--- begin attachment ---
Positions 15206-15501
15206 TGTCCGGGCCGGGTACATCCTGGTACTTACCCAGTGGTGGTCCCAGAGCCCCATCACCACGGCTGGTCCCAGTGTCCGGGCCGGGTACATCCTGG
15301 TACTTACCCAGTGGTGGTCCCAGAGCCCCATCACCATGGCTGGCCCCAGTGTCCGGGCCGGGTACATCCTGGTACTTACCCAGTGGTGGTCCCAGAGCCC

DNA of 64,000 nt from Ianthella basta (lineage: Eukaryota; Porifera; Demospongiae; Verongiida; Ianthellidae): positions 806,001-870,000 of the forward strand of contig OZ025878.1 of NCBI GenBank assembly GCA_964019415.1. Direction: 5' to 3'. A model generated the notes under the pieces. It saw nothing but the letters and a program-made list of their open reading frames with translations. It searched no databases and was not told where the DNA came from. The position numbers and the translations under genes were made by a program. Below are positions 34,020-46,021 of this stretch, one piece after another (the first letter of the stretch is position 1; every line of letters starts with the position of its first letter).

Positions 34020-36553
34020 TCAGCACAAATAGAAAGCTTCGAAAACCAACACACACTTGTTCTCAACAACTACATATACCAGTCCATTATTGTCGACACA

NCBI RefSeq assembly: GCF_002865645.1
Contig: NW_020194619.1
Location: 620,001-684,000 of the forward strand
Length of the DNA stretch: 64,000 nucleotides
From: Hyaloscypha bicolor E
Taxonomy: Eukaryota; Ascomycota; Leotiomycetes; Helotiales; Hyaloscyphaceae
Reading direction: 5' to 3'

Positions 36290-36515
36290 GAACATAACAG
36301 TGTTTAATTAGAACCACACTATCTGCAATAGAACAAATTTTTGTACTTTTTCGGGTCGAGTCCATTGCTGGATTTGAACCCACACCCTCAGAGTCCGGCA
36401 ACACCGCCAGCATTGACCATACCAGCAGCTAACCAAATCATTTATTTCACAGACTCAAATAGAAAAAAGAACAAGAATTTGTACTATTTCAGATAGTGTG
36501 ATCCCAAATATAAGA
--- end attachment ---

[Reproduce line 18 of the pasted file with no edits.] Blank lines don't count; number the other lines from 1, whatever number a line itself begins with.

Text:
36501 ATCCCAAATATAAGA